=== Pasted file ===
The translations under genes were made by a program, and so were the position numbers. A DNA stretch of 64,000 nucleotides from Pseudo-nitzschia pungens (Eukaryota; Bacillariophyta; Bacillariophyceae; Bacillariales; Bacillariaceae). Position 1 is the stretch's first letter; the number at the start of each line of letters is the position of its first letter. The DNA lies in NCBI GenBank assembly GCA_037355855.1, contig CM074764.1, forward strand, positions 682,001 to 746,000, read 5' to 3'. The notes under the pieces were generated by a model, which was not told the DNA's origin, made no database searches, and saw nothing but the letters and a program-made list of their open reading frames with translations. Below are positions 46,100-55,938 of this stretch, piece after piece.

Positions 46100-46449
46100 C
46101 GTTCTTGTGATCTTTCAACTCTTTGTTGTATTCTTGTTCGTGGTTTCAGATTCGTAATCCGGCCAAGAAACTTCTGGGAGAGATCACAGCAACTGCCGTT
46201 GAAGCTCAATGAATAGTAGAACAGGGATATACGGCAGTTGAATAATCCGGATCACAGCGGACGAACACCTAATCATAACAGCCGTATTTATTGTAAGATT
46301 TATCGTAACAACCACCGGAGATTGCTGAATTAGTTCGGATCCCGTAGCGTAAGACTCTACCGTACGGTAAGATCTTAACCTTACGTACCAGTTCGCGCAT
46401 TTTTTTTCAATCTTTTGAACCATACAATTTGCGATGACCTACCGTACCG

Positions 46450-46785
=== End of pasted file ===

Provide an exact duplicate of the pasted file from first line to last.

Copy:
The translations under genes were made by a program, and so were the position numbers. A DNA stretch of 64,000 nucleotides from Pseudo-nitzschia pungens (Eukaryota; Bacillariophyta; Bacillariophyceae; Bacillariales; Bacillariaceae). Position 1 is the stretch's first letter; the number at the start of each line of letters is the position of its first letter. The DNA lies in NCBI GenBank assembly GCA_037355855.1, contig CM074764.1, forward strand, positions 682,001 to 746,000, read 5' to 3'. The notes under the pieces were generated by a model, which was not told the DNA's origin, made no database searches, and saw nothing but the letters and a program-made list of their open reading frames with translations. Below are positions 46,100-55,938 of this stretch, piece after piece.

Positions 46100-46449
46100 C
46101 GTTCTTGTGATCTTTCAACTCTTTGTTGTATTCTTGTTCGTGGTTTCAGATTCGTAATCCGGCCAAGAAACTTCTGGGAGAGATCACAGCAACTGCCGTT
46201 GAAGCTCAATGAATAGTAGAACAGGGATATACGGCAGTTGAATAATCCGGATCACAGCGGACGAACACCTAATCATAACAGCCGTATTTATTGTAAGATT
46301 TATCGTAACAACCACCGGAGATTGCTGAATTAGTTCGGATCCCGTAGCGTAAGACTCTACCGTACGGTAAGATCTTAACCTTACGTACCAGTTCGCGCAT
46401 TTTTTTTCAATCTTTTGAACCATACAATTTGCGATGACCTACCGTACCG

Positions 46450-46785